Everyone Can Be 'Fit'
Think about all of the different people you see at your local gym. There are the “bros” with every piece of gear that Jim Stoppani convinced them they need. They have a shaker bottle with some vibrantly colored fluid that they sip on between sets as they scan the gym hoping for one girl admiring their “gains.” Over on the treadmills, you might see some college-aged young lady who is doing some weird exercise that looks like something made up by Tonya Harding. Next to her is your typical middle-aged woman, likely a busy mom, grinding out her hour of cardio. On the bench is a middle-aged man half-repping 185 pounds thinking of his glory days as a 20-year-old football star, somehow ignoring his shoulder and back pain. What do all of these people have in common? They all want to be “fit,” but each has a very different definition of what that means.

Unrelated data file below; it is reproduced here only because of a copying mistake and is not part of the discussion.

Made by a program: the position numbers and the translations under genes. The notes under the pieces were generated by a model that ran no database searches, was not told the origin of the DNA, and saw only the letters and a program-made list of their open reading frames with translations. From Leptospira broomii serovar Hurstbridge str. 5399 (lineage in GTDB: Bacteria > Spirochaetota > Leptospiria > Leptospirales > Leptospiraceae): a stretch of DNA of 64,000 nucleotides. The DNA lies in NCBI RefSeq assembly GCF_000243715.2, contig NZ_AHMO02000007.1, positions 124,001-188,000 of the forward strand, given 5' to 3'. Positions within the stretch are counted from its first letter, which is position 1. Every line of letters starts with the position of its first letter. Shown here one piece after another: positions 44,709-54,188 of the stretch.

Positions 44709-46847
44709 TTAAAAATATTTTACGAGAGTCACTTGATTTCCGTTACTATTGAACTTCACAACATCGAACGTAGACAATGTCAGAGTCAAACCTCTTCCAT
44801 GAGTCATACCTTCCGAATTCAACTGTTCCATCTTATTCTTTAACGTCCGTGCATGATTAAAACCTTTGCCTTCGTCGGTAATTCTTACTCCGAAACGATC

Mental Health and Firearms
On December 14th, 2012, Adam Lanza committed the second most lethal mass shooting in American History. After killing his own mother and then twenty-six adults and children at the local elementary school, America was left with the burning question of not only why this happened, but how it could have been prevented(1). Lanza was clearly mentally ill, and it played a major role in him committing this atrocity. It did not take New York State’s Governor, Andrew Cuomo, and the State Senate and Assembly long to respond to this tragedy. On January 15th, 2013, the New York Secure Ammunition and Firearms Enforcement Act, or SAFE Act, was signed into law(2). The SAFE Act has many different components, but one section that has bothered both Second Amendment supporters and mental health professionals is that regarding mental hygiene. Specifically, section 9.46. This section requires that a mental health professional file a report to the local director of community services if he or she feels that the patient is, “’likely to engage in conduct that would result in serious harm to self or others(3).’” While this sounds reasonable and productive in preventing future tragedies like Newtown, this law is deeply flawed when it comes to mental health.